Duration:01:12:26

Of Mice and Men • The Next Reel

8/17/2023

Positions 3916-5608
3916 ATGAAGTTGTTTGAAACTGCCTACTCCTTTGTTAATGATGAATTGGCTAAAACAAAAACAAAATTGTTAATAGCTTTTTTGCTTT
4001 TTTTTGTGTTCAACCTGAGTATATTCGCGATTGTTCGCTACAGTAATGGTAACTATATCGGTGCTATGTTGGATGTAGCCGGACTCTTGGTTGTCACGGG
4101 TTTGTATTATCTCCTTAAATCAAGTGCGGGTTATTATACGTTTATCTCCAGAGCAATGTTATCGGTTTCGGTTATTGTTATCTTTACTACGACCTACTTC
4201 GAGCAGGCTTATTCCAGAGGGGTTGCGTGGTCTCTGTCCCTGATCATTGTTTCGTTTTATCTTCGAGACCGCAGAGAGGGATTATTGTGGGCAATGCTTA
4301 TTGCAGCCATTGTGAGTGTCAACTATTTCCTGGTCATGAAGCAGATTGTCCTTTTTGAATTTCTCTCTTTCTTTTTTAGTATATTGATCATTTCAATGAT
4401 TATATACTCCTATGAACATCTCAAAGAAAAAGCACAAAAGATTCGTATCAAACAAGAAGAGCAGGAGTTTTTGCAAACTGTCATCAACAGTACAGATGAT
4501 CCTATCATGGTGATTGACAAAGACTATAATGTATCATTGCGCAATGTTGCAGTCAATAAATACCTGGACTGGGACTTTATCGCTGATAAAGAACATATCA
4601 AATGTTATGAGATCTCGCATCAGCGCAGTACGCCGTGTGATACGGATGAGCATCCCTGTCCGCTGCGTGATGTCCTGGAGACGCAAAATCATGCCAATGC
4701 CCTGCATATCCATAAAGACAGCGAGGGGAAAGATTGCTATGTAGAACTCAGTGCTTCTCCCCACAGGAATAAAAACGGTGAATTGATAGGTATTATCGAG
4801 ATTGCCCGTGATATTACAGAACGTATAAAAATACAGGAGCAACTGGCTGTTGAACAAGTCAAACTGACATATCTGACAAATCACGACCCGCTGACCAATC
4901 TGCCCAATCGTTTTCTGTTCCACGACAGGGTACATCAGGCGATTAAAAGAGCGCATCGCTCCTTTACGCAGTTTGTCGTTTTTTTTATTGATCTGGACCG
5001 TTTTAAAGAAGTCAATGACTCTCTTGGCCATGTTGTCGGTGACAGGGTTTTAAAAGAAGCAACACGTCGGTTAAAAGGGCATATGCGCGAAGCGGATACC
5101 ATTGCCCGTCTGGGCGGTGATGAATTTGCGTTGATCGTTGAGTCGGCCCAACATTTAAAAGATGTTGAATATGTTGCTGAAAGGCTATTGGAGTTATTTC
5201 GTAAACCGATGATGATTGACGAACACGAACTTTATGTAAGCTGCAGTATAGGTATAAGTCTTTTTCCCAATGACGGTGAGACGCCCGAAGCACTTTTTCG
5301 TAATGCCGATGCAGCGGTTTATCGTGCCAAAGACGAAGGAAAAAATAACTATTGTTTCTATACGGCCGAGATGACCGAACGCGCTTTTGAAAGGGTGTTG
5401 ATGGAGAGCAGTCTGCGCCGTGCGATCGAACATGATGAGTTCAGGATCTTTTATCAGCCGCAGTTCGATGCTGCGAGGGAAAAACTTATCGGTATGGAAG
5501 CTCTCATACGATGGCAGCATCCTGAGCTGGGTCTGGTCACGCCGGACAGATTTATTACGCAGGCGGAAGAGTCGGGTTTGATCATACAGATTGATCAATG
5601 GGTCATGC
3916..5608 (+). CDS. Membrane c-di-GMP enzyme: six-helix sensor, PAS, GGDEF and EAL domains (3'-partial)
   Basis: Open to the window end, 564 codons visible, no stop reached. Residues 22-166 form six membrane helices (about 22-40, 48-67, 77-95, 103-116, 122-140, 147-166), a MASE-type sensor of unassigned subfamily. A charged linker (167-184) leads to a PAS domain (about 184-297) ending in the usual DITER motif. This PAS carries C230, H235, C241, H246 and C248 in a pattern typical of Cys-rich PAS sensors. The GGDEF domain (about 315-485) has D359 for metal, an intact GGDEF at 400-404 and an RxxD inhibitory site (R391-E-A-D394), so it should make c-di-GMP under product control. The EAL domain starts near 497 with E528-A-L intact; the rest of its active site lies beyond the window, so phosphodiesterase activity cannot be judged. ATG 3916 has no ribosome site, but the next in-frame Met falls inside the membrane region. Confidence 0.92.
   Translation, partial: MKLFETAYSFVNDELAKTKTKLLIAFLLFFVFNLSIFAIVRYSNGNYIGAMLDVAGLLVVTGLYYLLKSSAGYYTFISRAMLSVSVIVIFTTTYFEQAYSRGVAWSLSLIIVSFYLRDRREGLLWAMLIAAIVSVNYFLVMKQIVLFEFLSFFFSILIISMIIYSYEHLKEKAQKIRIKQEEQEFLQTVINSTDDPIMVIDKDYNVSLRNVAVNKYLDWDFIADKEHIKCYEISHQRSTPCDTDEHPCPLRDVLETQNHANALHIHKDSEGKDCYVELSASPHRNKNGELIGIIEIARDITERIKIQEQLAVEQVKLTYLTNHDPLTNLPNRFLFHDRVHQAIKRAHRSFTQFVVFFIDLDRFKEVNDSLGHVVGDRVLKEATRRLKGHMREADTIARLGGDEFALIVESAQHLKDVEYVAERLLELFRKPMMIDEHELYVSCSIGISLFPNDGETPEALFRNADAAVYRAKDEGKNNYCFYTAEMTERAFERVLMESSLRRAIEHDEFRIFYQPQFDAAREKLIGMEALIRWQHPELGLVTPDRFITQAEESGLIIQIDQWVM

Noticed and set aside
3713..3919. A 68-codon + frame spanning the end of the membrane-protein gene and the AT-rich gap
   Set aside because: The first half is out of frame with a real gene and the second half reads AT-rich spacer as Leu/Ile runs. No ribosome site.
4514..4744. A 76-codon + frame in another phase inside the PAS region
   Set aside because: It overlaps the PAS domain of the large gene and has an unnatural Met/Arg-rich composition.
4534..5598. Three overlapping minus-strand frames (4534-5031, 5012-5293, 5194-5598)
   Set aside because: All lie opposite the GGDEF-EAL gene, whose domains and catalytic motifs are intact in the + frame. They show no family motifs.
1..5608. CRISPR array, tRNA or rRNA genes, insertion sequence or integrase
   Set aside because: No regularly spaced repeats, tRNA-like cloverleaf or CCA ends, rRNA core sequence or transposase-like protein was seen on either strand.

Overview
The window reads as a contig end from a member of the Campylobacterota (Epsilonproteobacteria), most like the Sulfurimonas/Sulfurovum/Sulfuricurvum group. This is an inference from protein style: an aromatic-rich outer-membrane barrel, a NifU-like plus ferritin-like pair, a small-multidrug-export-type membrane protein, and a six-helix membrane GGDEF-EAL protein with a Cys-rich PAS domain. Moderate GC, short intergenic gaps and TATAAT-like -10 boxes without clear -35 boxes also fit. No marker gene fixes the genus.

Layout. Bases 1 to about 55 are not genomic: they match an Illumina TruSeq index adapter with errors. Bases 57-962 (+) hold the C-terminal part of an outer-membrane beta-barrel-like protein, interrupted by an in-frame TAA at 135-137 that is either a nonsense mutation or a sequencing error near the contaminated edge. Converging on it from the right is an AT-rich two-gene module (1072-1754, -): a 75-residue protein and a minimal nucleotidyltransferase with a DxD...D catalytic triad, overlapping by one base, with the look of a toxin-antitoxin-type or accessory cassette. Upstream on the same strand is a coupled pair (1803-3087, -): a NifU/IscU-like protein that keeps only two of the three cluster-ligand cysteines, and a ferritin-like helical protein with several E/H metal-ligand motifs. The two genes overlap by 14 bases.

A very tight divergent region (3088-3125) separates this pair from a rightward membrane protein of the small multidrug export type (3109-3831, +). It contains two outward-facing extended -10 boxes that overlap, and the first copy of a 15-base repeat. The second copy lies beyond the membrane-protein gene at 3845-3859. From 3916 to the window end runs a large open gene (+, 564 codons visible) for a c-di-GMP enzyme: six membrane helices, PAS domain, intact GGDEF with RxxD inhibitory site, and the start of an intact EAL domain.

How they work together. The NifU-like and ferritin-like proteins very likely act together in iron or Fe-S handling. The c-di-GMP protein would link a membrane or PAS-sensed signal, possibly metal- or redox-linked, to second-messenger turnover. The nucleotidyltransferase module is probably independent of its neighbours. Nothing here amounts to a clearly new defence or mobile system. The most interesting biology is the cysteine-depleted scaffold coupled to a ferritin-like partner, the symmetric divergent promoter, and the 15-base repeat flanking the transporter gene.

“I remember about the rabbits, George.”Capturing Steinbeck and Americana on the Big ScreenHaving been writing novels for 10 years, it made sense that eventually, Hollywood would turn to John Steinbeck’s novels as a source for the silver screen. The first film to make the transition was Of Mice and Men, a novella he originally wrote as a ‘playable novel’ and then as a play itself. To that end, it was already the perfect size for adapting. And to that end, the film works just as well as the story. Join us – Pete Wright and Andy Nelson – as we continue our series on 1940 Academy Award Best Picture nominees with a conversation about Lewis Milestone’s 1939 film Of Mice and Men. Here’s a hint at what we talk about.For a relatively simple story, a lot happens and the story works through a variety of topics. How does the story handle a character with an intellectual disability and what does it say about those who take care of others, whether it’s this character or an aging dog? What about race relations? (To that end, it may be less pointed than the book but the film still feels like it handles race better than Gone With The Wind does.) The script changes how Mae – the only female character in the book and the only one with any real presence in the film – fits into the story. Here, we get a sense of the tragedy of this character, which does a lot to paint the gender differences in this place at this time. There’s also the moralistic, religious, and humanistic angles we discuss. The casting is fantastic. Burgess Meredith and Lon Chaney, Jr. play our two leads and deliver complex, compassionate performances that are the beating heart of this film. Betty Field plays Mae and rounds the character out with resonance and depth that never were on Steinbeck’s pages, even if possibly inferred. The rest of the cast fits impeccably into their roles. Lewis Milestone directs and handles the story effectively and efficiently. And having Aaron Copeland score the film only enhances its feel of Americana. This film stands strong as a version of this film that’s worth remembering. It’s definitely one of the best films of the year and certainly worthy of its Best Picture nomination. We have a great time talking about it, so check it out then tune in. The Next Reel – when the movie ends, our conversation begins! Join the conversation with movie lovers from around the world on The Next Reel’s Discord channel! Film Sundriesyour own membershipJustWatchTranscriptTheatrical trailerPoster artworkLetterboxd This show is part of the Spreaker Prime Network, if you are interested in advertising on this podcast, contact us at https://www.spreaker.com/show/5640170/advertisement